> side or the other.  You also can fully strip the copper off of the throwbar
> so there is no problem at all with shorting.
> The screws are easily held in firmly by the tie and you can also do a
> slightly larger tap hole and just selftap the***in if you are paranoid
> about the screws coming loose.

> --
> Bob May
> Why is there an Ozone Hole at the South Pole but Not at the North Pole?
> Somebody's been lying to you!

 
 
 

Soldering Point Rails to PC Board Throwbars - PROBLEM

Post by Larry Blanchar » Wed, 26 Feb 2003 09:39:48



says...
Quote:
> I'd tend to want to put small tabs on each point rail and the tab has a
> 00-90 clearance hole in it.  This allows for the soldering with the point
> rail up in the air and also allows the points to be loose to a degree which
> reduces the need of the switchmotor and linkage to force the points to one
> side or the other.

Something I've considered but haven't done yet.  Drill a hole through the
base of the rail and the tie and another inboard to install a staple-like
wire.  With a little work I think a pair could be made to look like a
real tie bar.  At least better than a screw.

I got the idea from an old MR article on building turnouts where the
author did something similar but he tied the two pieces of wire together
in the middle (insulated from each other) and ran the ends out under the
rails.  That's not a bad idea either.

--
It's turtles - all the way down!

 
 
 

Soldering Point Rails to PC Board Throwbars - PROBLEM

Post by Mark » Thu, 27 Feb 2003 07:16:21


Quote:

> Can anyone give me some tips/hints/help on soldering the
> Clover House low profile PC board throw bars to the point rails.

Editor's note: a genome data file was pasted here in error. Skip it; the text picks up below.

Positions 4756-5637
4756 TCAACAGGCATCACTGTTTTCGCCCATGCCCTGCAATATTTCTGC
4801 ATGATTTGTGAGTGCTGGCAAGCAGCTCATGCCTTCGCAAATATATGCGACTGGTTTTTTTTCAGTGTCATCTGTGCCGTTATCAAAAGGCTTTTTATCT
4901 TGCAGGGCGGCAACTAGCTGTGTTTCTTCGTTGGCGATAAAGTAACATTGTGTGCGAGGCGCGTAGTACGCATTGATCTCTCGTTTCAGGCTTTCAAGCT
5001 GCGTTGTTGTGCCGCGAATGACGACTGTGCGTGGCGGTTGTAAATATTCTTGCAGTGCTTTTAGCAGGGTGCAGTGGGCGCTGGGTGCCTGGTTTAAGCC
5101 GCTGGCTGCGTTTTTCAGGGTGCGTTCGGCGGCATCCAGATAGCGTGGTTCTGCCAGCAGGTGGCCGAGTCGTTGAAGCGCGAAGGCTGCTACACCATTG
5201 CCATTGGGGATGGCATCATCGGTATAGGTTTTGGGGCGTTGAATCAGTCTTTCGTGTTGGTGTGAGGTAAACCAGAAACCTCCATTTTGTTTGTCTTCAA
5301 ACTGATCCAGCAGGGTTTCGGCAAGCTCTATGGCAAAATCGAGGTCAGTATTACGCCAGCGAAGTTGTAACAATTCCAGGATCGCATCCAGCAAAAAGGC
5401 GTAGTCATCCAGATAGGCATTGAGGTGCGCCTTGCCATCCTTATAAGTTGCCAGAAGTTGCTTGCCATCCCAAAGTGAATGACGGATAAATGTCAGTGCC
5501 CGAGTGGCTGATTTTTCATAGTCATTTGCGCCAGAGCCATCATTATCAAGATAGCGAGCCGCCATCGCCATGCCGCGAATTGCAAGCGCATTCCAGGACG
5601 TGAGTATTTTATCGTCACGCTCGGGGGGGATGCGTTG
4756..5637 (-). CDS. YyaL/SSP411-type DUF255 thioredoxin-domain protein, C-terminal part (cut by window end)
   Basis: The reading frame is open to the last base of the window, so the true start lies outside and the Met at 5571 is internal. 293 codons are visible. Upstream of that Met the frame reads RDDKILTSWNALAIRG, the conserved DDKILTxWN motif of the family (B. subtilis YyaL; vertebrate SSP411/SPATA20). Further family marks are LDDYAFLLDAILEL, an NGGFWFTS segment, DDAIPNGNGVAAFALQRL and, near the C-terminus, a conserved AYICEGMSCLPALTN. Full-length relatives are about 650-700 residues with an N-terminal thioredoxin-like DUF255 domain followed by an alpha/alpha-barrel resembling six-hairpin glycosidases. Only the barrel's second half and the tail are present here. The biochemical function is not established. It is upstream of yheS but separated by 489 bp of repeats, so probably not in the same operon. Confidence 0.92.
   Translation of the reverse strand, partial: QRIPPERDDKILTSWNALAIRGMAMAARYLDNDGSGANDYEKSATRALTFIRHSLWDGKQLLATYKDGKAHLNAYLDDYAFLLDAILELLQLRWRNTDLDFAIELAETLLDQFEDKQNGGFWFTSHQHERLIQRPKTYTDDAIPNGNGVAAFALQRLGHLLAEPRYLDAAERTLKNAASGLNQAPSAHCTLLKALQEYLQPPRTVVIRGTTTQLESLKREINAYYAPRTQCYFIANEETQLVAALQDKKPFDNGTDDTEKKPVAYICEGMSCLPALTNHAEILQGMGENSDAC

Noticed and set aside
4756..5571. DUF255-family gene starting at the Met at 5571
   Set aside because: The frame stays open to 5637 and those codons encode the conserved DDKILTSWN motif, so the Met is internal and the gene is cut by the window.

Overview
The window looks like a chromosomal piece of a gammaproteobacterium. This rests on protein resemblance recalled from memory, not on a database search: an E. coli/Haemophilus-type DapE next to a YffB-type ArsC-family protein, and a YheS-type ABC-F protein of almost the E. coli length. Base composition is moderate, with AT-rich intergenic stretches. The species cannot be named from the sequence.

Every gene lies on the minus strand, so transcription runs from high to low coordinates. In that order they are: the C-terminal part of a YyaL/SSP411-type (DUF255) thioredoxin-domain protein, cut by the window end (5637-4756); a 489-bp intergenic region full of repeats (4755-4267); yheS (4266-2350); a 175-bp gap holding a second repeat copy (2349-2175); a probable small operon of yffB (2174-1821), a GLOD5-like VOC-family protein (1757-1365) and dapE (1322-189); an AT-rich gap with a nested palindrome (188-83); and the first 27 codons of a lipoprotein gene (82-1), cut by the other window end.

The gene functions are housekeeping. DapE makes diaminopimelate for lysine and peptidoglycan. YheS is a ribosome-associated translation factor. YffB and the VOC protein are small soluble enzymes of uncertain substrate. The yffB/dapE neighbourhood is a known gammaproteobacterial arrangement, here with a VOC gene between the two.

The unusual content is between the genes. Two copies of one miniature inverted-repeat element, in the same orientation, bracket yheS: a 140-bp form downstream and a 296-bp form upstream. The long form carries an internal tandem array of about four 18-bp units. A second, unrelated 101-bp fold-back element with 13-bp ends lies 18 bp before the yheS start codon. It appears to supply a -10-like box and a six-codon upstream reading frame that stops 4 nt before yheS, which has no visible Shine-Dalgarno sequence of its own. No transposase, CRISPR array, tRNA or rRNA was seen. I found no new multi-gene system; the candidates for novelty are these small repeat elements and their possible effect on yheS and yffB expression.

> Tx,

> Mark

Thanx to all who provided their input and suggestions. All look good to me!

Mark

 
 
 

Soldering Point Rails to PC Board Throwbars - PROBLEM

Post by Frank A. Rosenbau » Wed, 05 Mar 2003 20:44:46


You should not have to apply pressure from the soldering iron to hold the
rail down.
Put a weight on the rail, and the tip of the iron at the junction of the
rail and PC Board tie. Use flux and a good clean hot iron.

--
From the computer of
Frank A. Rosenbaum

Quote:
> I am in the process of making some Walthers code 83 turnouts DCC
> friendly. Can anyone give me some tips/hints/help on soldering the
> Clover House low profile PC board throw bars to the point rails.  I
> have no problems with soldering other areas of the turnout but the
> point area is giving me problems as I am "melting ties/plastic."  I
> think it has to do with the fact that downward pressure must be
> applied when soldering the point rails to the PC board throwbars and
> the point rails embed themselves to varying degrees in the neighboring
> ties. Filing the ties flat when they cool down remedies the problem
> but it ain't pretty. Any help would be appreciated........

> Tx,

> Mark